Latest Team Rankings
Free Text Alerts
|ShopMobileRadio RSSRivals.com Yahoo! Sports|
|College Teams||High Schools|
September 7, 2008On a day Nebraska wasn't its best on either side of the ball, it was the play of the Blackshirt defensive line that keyed a second half defensive effort that held San Jose State to just three points and 30 yards rushing after halftime in a 35-12 Nebraska win on Saturday.
Ndamukong Suh, Ty Steinkuhler, Zach Potter and Pierre Allen, playing for injured starter Barry Turner, combined for 25 tackles and six tackles for loss but their presence was felt more than in the stat column.
Suh, a 6-foot-4, 300 pounder recorded his second career interception and his first career touchdown when he snagged a tipped pass and raced 49 yards to the endzone in the first quarter.
Potter, not to be outdone after having tipped the pass Suh scored on, recorded his first career interception in the third quarter. Potter looked poised to score on the play before being brought down by a shoestring tackle.
"If Zach Potter had the speed of our defensive tackles he might have scored too," Nebraska defensive coordinator Carl Pelini quipped after the game.
The play of the Nebraska defensive line on Saturday was a sharp contrast to the more sedate "read and react" scheme utilized by former defensive coordinator Kevin Cosgrove the last four seasons.
Since his hiring last winter Nebraska head coach Bo Pelini promised a defense that would attack and control the line of scrimmage. In the second half, the fans got a glimpse of that promise.
After limited use of a what Carl Pelini called the "30 front" in the first half - with Steinkuhler playing over the center, Suh and Potter split wide as defensive ends and Allen working as standing rusher behind the defensive line - the Blackshirts found success with a three man front in the second half. The Huskers blitzed almost exclusively from the front when the Spartans went to an empty backfield with quarterback Kyle Reed in the shotgun.
"They did a good job of that and took their opportunities," Carl Pelini said of his defensive line. "A lot of times when we're in that 30 front we're rushing three guys but they were real patient and waited for the opportunities. And that's not always easy to do with a quarterback that can run like that because not only are you rushing the quarterback you have to be very careful to maintain your rush lanes so he doesn't scoot out on you."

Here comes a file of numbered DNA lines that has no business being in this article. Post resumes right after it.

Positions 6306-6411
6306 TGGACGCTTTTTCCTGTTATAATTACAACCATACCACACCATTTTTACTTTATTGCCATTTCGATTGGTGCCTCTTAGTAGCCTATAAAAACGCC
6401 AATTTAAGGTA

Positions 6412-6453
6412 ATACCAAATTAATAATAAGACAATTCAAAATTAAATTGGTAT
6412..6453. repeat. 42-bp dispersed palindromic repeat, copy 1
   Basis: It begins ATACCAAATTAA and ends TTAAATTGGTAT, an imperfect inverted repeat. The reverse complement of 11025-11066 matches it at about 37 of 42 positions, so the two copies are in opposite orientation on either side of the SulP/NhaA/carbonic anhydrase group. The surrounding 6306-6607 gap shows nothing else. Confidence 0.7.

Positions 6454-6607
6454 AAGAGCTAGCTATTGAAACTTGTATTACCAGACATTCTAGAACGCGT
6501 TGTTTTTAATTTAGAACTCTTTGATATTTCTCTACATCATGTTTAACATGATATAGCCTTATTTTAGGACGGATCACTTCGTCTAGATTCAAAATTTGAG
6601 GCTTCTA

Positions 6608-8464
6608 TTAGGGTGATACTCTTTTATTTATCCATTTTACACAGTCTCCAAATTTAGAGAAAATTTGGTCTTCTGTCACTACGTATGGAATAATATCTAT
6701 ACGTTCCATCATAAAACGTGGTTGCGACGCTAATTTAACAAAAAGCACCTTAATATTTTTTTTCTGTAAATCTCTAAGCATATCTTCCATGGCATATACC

Reed gained 45 yards on 10 carries in the first half but was bottled up after halftime for six yards on five carries. The Spartans also converted just 5-of-14 third downs and managed just 15 totals yards inside the red zone in the game.
Suh's touchdown in the first quarter put the Huskers up 14-6 with 4:26 to go in the half and the Spartans driving. Pelini, also Suh's position coach, said the touchdown was a nice gift for a defensive lineman but it was better for the team at a time in the game the Huskers' were struggling to hold on to the game's momentum.
"It was a team touchdown," Pelini said. "It doesn't matter to me. I love Suh and I love coaching him but it doesn't matter what position scores touchdowns. I just love touchdowns."
Suh said the last time he scored a touchdown was a fumble recovery in high school. Suh becomes what is believed to be just second 300-pounder to score a touchdown in Nebraska football history.
"They're huge," Suh said of defensive touchdowns. "That's one thing our coaches preach to us: If one unit is down, the other two units need to pick us up and make sure that we're carrying the load and give the offense a chance to get their own rhythm and they did. I think the offense last week took most of the toll and helped us out quite a bit last game. It's reversed roles with defense and special teams this game."
Linebacker Cody Glenn summed up the play of the Husker defensive line the best.
"They were some beasts today," said Glenn, who recorded four tackles on Saturday. "They played great and they made our jobs a lot easier."